Perhaps the clearest evidence that the Catholic view of Mary is legendary rather than historical is how the Marian mythology has evolved over time. Whereas the doctrine of Christ has remained stable since the early creeds, Marian dogma continues to evolve: 1) in 431, she was called the “Mother of God”; 2) by 600, prayers were officially offered to Mary; 3) in 649, Pope Martin I stressed the perpetual nature of Mary’s virginity declaring her the “blessed ever-virginal and immaculate Mary”; 4) in 1854 came the dogmatic assertion of the Immaculate Conception (that she was born sinless); 5) in 1950, we have the Assumption of Mary (her body was taken to heaven); 6) as recently as 1965, she was proclaimed “Mother of the Church”; 7) currently there is an earnest campaign to proclaim Mary as “Co-Redemptrix Mediatrix of All Graces” and “Advocate for the People of God.” (The latter is widely accepted and taught but has not been dogmatized due to the potential negative repercussions for ecumenism.) While number one can be uncontroversial when interpreted within the constraints of biblical theology, the dogmas of perpetual virginity, sinlessness, Immaculate Conception, bodily assumption, and mediatorship, along with the veneration of Mary and her images, are wholly inconsistent with Scripture. In lieu of the more extended discussion in my book with Tom Horn Petrus Romanus we examine the latter “Co-Redemptrix Mediatrix of All Graces” in light of John’s admonition to test the spirits against the apostolic teaching.

Mary was given the title “Mediatrix” in the papal bull “Ineffabilis” of Pope Pius IX, the same document that proclaimed her immaculate conception. In 2012, Pope Benedict XVI affirmed this blasphemy when he referred to her as “the mediator of God’s blessing for the world.” Rome’s theologians argue it is an inference from her role in the incarnation of the God-man Christ Jesus. They further claim she had a role in His sacrifice on the cross to God the Father for the sake of the redemption of mankind. While there is nothing in the Bible to support it, they extend the role to the more demanding sense that, after her death, “Mary’s intercessory co-operation extends to all graces, which are conferred on mankind, so that no grace accrues to men, without the intercession of Mary.”[2] This is untenable and idolatrous. Let’s compare a few more Scriptures with Rome’s increasingly Marian mythology.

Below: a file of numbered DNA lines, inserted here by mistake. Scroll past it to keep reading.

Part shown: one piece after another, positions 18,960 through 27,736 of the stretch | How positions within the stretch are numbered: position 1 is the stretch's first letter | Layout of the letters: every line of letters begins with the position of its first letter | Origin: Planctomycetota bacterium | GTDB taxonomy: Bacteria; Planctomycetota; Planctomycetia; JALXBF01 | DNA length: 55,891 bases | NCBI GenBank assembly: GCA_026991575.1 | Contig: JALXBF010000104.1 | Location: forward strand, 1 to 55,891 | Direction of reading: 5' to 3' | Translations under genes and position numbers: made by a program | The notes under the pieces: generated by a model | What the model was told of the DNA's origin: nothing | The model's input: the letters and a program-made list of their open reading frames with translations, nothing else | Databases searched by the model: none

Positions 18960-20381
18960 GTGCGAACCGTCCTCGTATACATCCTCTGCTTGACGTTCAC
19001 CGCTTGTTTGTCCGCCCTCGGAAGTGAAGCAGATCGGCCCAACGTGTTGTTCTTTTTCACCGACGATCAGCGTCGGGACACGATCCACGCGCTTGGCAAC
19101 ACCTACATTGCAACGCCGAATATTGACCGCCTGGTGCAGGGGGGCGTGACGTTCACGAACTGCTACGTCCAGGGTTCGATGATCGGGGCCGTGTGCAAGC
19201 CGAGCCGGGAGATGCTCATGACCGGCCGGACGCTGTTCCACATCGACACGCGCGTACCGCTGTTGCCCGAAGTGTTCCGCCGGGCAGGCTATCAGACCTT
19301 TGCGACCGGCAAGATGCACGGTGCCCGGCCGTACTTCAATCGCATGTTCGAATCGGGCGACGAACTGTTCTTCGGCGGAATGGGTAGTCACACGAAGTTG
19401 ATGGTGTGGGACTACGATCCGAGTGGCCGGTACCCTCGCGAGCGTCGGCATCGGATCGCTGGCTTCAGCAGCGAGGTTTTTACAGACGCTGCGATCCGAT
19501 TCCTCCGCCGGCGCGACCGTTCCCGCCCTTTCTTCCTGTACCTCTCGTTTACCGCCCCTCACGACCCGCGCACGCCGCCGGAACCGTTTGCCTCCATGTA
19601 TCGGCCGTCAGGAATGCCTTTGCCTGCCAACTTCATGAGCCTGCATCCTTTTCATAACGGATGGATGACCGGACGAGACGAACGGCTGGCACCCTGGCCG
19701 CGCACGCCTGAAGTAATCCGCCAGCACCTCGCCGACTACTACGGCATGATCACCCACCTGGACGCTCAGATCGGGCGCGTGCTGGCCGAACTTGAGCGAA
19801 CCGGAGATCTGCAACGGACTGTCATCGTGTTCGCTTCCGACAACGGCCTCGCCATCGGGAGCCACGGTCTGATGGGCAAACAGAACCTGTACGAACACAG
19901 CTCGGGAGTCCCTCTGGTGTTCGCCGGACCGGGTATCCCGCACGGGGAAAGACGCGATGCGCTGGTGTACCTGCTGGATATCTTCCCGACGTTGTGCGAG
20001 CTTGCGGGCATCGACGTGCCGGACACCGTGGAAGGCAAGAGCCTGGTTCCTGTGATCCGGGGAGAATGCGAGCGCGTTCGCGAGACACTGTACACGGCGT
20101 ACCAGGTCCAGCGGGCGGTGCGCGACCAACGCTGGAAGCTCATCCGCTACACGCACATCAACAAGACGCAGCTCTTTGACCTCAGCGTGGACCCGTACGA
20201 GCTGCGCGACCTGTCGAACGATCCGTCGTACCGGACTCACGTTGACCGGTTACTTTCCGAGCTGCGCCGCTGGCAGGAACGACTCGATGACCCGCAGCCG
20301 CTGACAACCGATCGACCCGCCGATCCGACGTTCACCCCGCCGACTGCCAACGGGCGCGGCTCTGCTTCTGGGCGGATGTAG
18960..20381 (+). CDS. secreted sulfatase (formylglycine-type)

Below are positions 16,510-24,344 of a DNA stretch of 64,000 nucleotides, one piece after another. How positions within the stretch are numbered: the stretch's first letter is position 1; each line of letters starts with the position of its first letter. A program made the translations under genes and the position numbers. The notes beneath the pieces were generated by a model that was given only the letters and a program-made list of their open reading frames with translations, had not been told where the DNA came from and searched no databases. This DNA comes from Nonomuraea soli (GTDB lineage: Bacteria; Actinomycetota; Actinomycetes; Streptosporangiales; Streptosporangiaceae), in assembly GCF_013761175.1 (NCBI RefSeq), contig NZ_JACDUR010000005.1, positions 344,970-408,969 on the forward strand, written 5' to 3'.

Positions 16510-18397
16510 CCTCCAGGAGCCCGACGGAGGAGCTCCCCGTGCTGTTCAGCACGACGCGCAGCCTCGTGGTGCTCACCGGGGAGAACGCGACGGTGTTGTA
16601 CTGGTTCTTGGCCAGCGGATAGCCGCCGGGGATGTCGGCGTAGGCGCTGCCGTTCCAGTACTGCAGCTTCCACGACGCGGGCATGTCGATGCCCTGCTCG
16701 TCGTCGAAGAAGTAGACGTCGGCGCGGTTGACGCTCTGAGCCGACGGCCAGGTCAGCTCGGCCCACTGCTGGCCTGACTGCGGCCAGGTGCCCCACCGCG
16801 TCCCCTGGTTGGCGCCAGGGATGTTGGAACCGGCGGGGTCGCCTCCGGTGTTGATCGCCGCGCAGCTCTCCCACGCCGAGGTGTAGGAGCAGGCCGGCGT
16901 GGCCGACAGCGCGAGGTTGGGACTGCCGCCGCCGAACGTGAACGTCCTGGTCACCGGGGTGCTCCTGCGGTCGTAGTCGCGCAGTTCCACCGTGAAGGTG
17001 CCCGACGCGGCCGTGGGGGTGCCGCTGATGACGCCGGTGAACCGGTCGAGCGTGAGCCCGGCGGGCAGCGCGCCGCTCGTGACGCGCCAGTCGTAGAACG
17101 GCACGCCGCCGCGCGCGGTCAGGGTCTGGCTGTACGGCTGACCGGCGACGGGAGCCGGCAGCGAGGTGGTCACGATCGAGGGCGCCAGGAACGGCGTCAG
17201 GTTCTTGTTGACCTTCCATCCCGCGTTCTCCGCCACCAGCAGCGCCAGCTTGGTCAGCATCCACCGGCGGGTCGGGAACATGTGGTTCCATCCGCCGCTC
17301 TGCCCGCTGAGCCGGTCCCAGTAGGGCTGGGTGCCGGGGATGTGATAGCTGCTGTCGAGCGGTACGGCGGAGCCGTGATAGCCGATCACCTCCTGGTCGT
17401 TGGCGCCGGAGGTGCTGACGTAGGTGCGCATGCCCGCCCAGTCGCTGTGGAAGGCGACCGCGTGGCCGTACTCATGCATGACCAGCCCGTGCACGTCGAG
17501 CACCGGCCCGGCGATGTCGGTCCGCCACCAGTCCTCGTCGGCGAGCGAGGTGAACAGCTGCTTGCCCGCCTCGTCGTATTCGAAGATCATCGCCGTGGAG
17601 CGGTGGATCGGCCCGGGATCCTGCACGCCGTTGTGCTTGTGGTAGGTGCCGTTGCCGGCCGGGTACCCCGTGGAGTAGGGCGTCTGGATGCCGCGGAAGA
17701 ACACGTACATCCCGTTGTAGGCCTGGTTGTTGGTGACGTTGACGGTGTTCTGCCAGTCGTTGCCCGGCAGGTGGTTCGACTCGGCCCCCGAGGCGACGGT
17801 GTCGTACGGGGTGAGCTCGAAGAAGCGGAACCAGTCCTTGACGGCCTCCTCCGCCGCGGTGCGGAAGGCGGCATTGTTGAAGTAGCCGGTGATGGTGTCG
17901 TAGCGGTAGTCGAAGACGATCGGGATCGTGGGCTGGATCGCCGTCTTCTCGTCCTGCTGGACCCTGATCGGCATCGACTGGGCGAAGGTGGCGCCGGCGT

Sacred Scripture (underline added) Roman Dogma (underline added)
“Jesus saith unto him, I am the way, the truth, and the life: no man cometh unto the Father, but by me” (Jn 14:6).


“Come unto me, all ye that labour and are heavy laden, and I will give you rest” (Mt 11:28).

“From that great treasure of all graces, which the Lord has brought, nothing, according to the will of God, comes to us except through Mary, so that, as nobody can approach the Supreme Father except through the Son, similarly nobody can approach Christ except through the Mother.” —Pope Leo 13th[3]
“And I will put enmity between thee and the woman, and between thy seed and her seed; it [He] shall bruise thy head, and thou shalt bruise his heel” (Ge 3:15).


“And the God of peace shall bruise Satan under your feet shortly. The grace of our Lord Jesus Christ be with you. Amen” (Ro 16:20).


“All our hope do we repose in the most Blessed Virgin—in the all fair and immaculate one who has crushed the poisonous head of the most cruel serpent and brought salvation to the world: in her who is the glory of the prophets and apostles, the honor of the martyrs, the crown and joy of all the saints.” —Pope Pius IX [4]
“For it pleased the Father that in him should all fulness dwell; And, having made peace through the blood of his cross, by him to reconcile all things unto himself; by him, I say, whether they be things in earth, or things in heaven” (Col 1:19–20).


“In the power of the grace of Redemption merited by Christ, Mary, by her spiritual entering into the sacrifice of her Divine Son for men, made atonement for the sins of men, and (de congruo) merited the application of the redemptive grace of Christ. In this manner she co-operates in the subjective redemption of mankind.”[5]
“For there is one God, and one mediator between God and men, the man Christ Jesus.” (1 Ti 2:5).